67. cf. Rathwell et al., Bridging knowledge systems; Frank Vanclay et al., Social Impact Assessment: Guidance for assessing and managing the social impacts of projects (Ottawa, International Association for Impact Assessment, 2015), https://www.csrm.uq.edu.au/publications/social-impact-assessment-guidance-for-assessing-and-managing-the-social-impacts-of-projects (Sept. 15, 2016).
68. MSAH, “Environmental Impact Assessment. Social and Health Impacts,” Handbooks of the Ministry of Social Affairs and Health 1 (1999), http://julkaisut.valtioneuvosto.fi/bitstream/handle/10024/71273/URN%3aNBN%3afi-fe201504225515.pdf?sequence=1 (Oct. 4, 2016).
70. Pöyry, Meeting Minutes. The Kittilä mine has been built based on the mining, environmental and water permits (Interview Spatial Planner, March 4, 2015), with the mine facilities approved by the local government in an “extended building permit solution” (Rovaniemi Regional Administrative Court, Ruling 07/0036/1, Jan. 26, 2007).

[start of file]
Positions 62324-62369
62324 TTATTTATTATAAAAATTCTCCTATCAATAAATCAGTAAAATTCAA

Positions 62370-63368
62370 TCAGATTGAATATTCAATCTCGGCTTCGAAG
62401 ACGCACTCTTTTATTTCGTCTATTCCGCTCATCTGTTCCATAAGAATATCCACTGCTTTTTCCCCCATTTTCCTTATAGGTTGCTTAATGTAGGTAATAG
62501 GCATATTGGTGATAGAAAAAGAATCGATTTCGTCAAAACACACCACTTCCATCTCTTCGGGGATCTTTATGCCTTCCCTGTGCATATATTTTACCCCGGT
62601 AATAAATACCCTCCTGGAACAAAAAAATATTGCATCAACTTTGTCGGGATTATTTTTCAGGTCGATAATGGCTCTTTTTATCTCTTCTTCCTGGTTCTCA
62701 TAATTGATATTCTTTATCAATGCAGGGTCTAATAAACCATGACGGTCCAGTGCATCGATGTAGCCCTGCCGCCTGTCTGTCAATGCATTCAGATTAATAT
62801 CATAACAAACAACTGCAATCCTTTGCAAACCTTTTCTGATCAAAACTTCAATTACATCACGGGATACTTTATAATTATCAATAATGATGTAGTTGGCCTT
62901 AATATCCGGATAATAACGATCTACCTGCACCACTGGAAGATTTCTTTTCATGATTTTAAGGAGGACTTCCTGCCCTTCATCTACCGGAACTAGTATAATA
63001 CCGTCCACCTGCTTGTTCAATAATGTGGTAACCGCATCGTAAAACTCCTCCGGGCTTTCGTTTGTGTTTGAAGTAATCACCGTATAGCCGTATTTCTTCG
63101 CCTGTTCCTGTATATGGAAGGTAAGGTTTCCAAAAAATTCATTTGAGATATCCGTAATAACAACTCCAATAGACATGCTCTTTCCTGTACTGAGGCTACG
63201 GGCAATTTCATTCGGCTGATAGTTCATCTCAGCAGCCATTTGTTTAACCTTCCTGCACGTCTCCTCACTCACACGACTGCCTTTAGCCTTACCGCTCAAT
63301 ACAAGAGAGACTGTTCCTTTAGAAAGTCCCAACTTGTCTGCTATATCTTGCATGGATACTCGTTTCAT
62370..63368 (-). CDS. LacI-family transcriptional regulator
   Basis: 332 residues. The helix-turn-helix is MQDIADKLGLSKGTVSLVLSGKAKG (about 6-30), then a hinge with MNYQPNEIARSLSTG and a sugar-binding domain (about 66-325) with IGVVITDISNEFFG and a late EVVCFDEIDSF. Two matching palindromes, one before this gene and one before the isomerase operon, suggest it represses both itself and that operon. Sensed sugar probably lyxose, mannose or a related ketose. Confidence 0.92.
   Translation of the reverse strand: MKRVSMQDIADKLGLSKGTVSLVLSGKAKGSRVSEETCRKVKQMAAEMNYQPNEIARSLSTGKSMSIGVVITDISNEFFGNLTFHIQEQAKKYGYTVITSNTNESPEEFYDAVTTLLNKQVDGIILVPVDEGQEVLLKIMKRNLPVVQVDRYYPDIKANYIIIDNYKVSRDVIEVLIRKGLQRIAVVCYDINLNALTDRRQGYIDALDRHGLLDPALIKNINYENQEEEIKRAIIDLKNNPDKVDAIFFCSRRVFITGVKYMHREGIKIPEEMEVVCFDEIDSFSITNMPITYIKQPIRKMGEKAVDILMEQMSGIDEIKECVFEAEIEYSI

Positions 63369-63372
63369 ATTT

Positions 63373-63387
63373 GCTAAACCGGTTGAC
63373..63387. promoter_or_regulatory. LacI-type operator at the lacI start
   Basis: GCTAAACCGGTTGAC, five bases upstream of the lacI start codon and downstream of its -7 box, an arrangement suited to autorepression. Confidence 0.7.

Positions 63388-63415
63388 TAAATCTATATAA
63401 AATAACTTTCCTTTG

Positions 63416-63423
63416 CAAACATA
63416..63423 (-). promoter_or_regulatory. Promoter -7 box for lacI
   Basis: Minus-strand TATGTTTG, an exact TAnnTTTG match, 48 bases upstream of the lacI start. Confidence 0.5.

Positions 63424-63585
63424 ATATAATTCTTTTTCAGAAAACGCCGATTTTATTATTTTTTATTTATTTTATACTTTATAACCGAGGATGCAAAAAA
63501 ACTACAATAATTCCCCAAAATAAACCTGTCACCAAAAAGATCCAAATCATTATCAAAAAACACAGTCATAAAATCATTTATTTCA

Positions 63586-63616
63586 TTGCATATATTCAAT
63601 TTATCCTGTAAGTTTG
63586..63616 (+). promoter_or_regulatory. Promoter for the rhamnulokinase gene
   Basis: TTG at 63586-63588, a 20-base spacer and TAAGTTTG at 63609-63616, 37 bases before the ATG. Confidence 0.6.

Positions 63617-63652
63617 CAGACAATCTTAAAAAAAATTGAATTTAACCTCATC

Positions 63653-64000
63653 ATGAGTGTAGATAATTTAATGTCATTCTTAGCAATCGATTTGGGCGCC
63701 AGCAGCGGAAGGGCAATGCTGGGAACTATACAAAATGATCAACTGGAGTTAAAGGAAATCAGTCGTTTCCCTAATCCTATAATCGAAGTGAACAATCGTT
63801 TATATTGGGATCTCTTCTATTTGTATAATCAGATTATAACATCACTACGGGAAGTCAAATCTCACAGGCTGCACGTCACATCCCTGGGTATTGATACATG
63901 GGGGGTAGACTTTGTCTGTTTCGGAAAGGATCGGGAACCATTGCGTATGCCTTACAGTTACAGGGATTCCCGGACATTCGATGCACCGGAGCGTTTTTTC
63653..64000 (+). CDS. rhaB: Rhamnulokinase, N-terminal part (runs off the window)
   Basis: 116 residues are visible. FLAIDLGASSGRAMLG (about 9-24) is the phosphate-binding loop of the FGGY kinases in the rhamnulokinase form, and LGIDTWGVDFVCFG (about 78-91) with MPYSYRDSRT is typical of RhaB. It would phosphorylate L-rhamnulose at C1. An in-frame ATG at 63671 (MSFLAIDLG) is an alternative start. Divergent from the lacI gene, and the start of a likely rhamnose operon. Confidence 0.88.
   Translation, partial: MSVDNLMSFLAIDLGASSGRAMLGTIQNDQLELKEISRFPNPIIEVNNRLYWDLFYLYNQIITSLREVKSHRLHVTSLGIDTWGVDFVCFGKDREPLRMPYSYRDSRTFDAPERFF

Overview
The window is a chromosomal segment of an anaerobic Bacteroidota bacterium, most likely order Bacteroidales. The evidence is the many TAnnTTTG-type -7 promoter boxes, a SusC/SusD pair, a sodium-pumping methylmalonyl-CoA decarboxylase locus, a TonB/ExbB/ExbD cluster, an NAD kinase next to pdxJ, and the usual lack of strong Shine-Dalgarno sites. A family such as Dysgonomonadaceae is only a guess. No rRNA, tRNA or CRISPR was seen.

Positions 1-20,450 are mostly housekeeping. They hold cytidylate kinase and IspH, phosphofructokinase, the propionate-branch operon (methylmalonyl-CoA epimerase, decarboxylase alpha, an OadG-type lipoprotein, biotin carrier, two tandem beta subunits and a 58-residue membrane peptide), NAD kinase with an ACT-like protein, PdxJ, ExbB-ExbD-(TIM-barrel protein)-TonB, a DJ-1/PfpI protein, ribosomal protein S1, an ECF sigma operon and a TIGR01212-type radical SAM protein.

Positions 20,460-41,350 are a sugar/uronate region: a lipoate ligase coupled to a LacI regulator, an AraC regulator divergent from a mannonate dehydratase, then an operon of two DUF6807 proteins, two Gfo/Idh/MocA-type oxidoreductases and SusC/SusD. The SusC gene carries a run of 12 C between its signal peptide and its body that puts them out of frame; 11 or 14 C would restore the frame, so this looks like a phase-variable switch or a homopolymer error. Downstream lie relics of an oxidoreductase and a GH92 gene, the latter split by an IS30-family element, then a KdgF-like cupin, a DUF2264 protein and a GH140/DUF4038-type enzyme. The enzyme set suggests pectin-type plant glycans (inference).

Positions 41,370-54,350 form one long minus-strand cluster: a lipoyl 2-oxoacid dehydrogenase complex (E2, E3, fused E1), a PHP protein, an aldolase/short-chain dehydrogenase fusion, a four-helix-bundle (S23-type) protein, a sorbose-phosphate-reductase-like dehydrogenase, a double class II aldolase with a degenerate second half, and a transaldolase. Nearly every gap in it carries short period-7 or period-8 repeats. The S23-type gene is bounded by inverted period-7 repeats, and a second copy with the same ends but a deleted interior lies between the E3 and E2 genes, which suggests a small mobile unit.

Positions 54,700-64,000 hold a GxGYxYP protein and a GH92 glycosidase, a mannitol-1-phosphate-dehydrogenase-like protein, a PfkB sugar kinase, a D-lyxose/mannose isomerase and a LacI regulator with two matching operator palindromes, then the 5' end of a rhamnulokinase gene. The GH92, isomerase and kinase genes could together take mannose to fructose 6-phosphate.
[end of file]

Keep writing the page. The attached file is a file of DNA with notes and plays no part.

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90. Angus Morrison-Saunders, Ross Marshall and Jos Arts, “EIA Follow-Up International Best Practice Principles”, Special Publication Series 6 (Fargo, International Association for Impact Assessment, 2007), 1, http://www.iaia.org/uploads/pdf/SP6_1.pdf (Dec. 15, 2016).
91. cf. Finnish Ministry of the Environment, Arctic Environment Protection strategy; Renita Schuh, “Developing Guidelines for Incorporating Traditional Knowledge into the Environmental Impact Assessment Process”, (Yellowknife, Mackenzie Valley Environmental Impact Review Board, 2005), http://www.reviewboard.ca/upload/ref_library/352_Schuh_Guidelines_for_Incorporating_Traditional_Knowledge_into_the_EIA_1184018866.PDF (Dec. 15, 2016).